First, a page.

Olympia Fields Real Estate

    The village of Olympia Fields developed from the Olympia Fields Country Club, for which it was named.  Bounded roughly by Vollmer Rd, 211st (Rt. 30 or Lincoln Hwy), Crawford/Pulaski Ave, and the eastern border of Western Ave, the village lies almost entirely within Rich Township.

    From 1890 – 1913, Elliott’s Amusement Park was a big draw for Chicago patrons, occupying several acres northwest of where the Illinois Central Railroad crosses Lincoln Hwy.  With that exception, the landscape before the 20th century development was predominantly farmland and woods.

    Investors became attracted by the successes of the country clubs in nearby Flossmoor and Homewood in 1913 and began buying land for a new club.  That club opened its first golf course in 1916.  The club hosted the U.S. Open in 1928 and 2003.  Golf was so popular before the Great Depression that the Illinois Central scheduled “golf specials” from Chicago to Olympia Fields and other clubs.

    An elite residential community centered on the club was part of the original investors’ vision.  Some families moved to the club for the summer and lived in canvas-covered “cottages”, forerunners of the year-round homes on the ground today.  Residential lots on the western side of the tracks first sold in 1919, and by 1923, the Green revival-style station at Olympia Fields was a regular stop for commuter trains.  Population, however, remained slight.  According to local lore, village incorporation was achieved in 1927 by counting railroad workers temporarily housed in cars on a nearby siding to meet the population minimum of 150.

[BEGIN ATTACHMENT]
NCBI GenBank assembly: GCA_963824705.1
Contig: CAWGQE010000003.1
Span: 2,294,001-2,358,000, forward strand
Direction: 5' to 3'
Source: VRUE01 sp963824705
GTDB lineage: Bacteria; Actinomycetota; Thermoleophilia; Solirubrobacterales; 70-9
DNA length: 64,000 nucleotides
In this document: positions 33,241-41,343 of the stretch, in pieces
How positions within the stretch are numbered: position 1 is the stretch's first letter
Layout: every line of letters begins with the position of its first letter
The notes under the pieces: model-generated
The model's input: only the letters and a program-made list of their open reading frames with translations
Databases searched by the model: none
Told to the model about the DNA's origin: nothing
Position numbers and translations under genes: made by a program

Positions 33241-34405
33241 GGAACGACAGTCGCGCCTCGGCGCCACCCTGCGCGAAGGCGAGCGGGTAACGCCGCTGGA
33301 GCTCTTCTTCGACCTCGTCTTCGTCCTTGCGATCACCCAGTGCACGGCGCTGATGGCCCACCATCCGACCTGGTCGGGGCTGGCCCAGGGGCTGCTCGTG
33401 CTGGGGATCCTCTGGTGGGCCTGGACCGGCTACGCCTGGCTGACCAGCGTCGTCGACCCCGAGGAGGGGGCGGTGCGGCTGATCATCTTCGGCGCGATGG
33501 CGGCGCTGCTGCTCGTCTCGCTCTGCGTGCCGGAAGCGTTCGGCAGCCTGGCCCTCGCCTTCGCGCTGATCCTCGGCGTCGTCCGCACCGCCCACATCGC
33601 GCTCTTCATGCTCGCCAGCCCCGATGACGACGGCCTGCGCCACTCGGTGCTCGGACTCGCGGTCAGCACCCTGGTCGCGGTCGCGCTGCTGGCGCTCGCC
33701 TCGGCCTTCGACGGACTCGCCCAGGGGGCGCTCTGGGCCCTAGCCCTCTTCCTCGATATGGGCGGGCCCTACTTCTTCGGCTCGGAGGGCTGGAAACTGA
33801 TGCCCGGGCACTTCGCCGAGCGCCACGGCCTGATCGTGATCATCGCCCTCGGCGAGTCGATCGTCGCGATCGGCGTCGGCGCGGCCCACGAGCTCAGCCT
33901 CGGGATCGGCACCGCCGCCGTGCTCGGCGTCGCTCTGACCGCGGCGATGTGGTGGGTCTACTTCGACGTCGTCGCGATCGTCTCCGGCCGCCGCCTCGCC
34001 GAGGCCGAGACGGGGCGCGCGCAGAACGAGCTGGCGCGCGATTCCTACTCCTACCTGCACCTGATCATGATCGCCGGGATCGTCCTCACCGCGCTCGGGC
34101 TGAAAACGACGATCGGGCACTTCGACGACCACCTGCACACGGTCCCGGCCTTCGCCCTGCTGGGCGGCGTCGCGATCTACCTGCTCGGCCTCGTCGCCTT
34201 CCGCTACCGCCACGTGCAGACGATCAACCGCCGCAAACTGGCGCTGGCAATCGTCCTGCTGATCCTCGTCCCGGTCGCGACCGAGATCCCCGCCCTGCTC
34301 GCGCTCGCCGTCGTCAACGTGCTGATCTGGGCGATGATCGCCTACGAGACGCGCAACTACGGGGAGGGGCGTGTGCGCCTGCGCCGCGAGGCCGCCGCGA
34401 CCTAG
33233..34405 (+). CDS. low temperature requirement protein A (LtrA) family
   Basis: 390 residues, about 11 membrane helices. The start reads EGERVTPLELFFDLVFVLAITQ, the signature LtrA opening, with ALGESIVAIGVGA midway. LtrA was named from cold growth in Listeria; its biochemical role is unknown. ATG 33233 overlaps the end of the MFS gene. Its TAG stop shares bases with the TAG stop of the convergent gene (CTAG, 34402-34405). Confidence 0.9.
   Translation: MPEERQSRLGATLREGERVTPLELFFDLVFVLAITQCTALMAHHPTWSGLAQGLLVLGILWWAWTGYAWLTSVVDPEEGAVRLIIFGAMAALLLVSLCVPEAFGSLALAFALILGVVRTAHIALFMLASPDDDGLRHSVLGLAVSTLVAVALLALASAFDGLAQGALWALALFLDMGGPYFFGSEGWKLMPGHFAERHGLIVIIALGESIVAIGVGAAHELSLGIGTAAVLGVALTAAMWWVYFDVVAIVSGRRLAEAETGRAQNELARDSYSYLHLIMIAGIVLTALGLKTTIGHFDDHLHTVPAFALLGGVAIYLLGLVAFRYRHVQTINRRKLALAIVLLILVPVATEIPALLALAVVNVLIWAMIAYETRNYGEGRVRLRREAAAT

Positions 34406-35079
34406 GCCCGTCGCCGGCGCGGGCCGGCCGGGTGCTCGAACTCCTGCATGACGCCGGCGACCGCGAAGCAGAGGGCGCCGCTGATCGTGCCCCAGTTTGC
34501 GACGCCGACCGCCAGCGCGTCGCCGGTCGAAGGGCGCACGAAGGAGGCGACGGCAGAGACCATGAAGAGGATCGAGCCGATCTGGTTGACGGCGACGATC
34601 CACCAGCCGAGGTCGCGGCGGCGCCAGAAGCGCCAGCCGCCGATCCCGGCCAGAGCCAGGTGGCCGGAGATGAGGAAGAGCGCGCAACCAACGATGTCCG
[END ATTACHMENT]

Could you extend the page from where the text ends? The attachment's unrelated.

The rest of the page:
The stock market crash of 1929 and the subsequent depression smothered growth until after World War II.  In 1944, the club sold two gold courses for residential development.  Relatively few new residents joined the club, but the standards of an affluent, elite community have persisted.  A mid-1950’s ordinance was designed to make sure no two houses would look alike.  Population surged from 160 in 1950 to 1,503 in 1960 and 3,478 in 1970, suppored by anneations west of Kedzie Ave.

    Instituational development followed closely with Tolentine Center opening in 1958, originally an Augustinian seminary and now the order’s regional headquarters, Rich Central High school opened in 1961, United Methodist Church and Temple Anshe Sholom opened in 1964.  As population gew, institutions kept pace.  St. James Hopspital (originally Osteopathic Medical Center) opened in 1976, as did the First Baptist and Assumption Greek Orthodox churches.  Modest retail and commercial development, chiefly around the intersection of Lincoln Hwy and Western Ave, has been continuous since the 1950’s.